Posted: 15 December 2015
Dr Loader will lead a team of researchers to conduct a survey of amphibians and investigate the history and origins of the species in the rainforests of Gura Ferda, located in the South West part of Ethiopia. The project, called ‘Isolated Eden or Travellers Rest? Evolutionary History of the Forests of Gura Ferda’ will start in April 2016.
After DNA samples from the amphibians have been gathered, they will be transported back to Roehampton where Zoology undergraduate students will analyse the data using various genetic approaches including next generation sequencing. These genetic comparisons will help to build a picture of the evolutionary history of the species and therefore the forests they inhabit in Gura Ferda. The study will assess whether species evolved recently or a long time ago and whether their origins lie in other forests in Ethiopia or elsewhere such as Kenya, or Sudan.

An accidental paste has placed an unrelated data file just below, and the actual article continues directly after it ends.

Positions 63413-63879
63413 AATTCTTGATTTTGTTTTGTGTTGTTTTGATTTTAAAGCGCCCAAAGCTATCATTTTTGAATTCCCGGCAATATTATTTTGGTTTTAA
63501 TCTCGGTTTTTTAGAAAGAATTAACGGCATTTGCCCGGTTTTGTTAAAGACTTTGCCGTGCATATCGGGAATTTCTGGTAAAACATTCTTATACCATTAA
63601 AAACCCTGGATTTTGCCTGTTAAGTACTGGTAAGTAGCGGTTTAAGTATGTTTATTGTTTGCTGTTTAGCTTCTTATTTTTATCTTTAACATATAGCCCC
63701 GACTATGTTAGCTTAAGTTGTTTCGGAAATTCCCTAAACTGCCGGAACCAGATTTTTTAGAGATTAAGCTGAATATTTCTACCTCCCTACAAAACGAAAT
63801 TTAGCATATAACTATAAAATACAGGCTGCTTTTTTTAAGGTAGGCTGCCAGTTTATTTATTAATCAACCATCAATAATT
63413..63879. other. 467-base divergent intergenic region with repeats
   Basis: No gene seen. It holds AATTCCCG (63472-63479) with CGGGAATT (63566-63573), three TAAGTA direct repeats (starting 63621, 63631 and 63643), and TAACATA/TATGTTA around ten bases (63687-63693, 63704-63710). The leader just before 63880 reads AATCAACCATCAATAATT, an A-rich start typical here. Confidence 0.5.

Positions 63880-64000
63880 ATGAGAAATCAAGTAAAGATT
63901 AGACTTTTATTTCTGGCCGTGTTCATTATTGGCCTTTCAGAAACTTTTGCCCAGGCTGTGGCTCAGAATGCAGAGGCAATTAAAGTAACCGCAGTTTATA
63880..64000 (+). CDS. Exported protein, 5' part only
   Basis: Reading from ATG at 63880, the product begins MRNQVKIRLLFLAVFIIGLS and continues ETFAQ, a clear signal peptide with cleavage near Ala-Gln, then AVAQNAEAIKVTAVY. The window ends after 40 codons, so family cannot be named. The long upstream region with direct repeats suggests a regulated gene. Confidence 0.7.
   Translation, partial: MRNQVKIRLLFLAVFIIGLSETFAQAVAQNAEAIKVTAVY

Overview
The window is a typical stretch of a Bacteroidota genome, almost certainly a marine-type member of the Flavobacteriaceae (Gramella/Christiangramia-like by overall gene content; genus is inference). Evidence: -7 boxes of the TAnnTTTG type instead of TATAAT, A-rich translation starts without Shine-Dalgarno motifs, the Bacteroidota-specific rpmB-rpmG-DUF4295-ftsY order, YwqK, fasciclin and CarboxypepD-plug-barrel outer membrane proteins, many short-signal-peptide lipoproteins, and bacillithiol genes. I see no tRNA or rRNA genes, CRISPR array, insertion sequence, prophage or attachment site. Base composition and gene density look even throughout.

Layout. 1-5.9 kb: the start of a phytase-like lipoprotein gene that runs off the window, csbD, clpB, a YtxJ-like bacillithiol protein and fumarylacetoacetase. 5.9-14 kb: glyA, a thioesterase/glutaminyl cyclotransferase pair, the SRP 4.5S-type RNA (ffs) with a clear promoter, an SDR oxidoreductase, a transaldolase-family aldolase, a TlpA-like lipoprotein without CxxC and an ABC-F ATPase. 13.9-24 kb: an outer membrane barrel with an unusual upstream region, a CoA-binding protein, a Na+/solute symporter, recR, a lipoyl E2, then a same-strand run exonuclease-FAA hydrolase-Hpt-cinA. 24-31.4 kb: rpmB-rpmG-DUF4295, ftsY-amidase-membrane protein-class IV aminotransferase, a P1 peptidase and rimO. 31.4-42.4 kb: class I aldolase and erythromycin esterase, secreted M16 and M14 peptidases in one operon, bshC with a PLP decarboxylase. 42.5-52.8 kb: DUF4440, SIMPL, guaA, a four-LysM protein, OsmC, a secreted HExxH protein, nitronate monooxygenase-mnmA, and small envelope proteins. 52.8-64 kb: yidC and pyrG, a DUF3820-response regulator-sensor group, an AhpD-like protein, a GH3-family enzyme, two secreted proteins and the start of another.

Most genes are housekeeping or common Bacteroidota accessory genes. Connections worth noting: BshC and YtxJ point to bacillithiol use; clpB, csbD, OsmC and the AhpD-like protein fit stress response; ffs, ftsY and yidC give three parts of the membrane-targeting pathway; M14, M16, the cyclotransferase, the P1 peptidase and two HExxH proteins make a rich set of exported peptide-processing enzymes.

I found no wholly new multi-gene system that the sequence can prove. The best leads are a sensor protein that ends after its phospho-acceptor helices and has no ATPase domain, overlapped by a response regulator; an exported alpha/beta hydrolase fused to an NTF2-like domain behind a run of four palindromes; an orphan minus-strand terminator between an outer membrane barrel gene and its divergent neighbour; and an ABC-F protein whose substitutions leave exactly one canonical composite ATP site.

Dr Loader said “The study of amphibians within the Gura Ferda region is a vital starting point for a better understanding of the rain forests’ evolutionary history. Because they are so dependent on the environment, a diverse range of amphibians could indicate a thriving rain forest region.”
The amphibian species collected in this study will be compared with existing samples taken from the moist upland forest habitats in Ethiopia and other East African countries (Kenya, Tanzania, Democratic Republic of Congo, Uganda, Rwanda). The comparison of samples will reveal whether Gura Ferda is an Isolated Eden or a Travellers Rest for amphibians
You can follow the progress of the project in March/April by visiting the National Geographic blog.
To find out how you can get involved in discovering new animal life, visit our BSc Zoology course page.
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